Writer-producer-directors Ron Peck and Paul Hallam’s brave, significant and ground-breaking 1978 British film is a well-meaning but depressing slice of Seventies life about a gay schoolteacher (Ken Robertson) who lives a double life. He is closeted in the classroom by day and cruising the London gay scene endlessly at night, just like his counterpart in the later 1980 German film Taxi Zum Klo in fact.
Alas, the performances, direction and writing (with stereotype characters and situations) scarcely rise above the amateur. And, with its topicality largely gone, with AIDS and the Internet changing lives for ever, it all seems part of a long vanished world. But maybe, no actually, it is really valuable just for that. Unlike most gay films before it, it is honest and truthful, telling it like it is, and that’s what really matters.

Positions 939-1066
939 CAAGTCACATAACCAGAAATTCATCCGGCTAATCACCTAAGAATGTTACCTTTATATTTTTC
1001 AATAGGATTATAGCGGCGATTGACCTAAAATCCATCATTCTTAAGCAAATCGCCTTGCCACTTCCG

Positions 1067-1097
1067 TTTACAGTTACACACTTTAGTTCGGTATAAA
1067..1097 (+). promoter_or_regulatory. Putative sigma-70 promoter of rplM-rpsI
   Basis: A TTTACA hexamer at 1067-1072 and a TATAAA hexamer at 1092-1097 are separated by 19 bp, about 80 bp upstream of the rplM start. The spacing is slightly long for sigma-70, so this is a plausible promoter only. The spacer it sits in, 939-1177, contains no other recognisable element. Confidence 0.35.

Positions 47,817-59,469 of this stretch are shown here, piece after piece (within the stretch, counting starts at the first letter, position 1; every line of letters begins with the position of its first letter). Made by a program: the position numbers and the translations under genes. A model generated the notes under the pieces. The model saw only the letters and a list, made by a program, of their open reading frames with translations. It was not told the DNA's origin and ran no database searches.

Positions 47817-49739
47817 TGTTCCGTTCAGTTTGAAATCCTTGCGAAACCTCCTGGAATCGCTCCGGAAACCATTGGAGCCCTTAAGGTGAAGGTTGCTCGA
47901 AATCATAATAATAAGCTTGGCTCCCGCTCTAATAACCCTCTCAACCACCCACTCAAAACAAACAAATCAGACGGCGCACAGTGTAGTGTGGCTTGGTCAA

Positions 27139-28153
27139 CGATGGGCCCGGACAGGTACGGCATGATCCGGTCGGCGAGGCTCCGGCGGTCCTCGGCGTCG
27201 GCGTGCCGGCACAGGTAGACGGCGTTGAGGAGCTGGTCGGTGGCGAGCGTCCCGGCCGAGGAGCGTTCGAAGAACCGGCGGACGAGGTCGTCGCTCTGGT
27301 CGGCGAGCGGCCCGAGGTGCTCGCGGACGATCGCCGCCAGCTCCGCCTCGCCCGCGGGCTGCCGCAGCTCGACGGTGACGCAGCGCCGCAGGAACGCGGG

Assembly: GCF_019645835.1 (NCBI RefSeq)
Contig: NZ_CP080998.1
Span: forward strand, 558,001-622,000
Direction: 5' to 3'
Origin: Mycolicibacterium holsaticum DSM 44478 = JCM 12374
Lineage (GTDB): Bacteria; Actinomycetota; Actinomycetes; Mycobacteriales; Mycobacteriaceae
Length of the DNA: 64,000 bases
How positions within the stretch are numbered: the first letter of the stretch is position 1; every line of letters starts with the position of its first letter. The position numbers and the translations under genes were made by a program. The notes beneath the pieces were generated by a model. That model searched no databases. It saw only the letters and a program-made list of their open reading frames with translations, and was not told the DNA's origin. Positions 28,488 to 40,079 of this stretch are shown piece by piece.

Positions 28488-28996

Also in the cast are Tony Westrope, Rachel Nicholas James, Maureen Dolan, Stuart Craig Turton, Clive Peters, Robert Merrick, Frank Dilbert, Peter Radnall, Derek Jarman, Susan Lloyd and Colin Bateson.
The DVD cover claims that it is ‘Britain’s first committed gay feature film’, so it is really valuable just for that, too. Certainly it is the first commercially released gay feature film made in the UK about gay relationships and themes rather than blackmail or murder.
It was released by BFI Video in 2009 in the UK.
© Derek Winnert 2017 Classic Movie Review 4969
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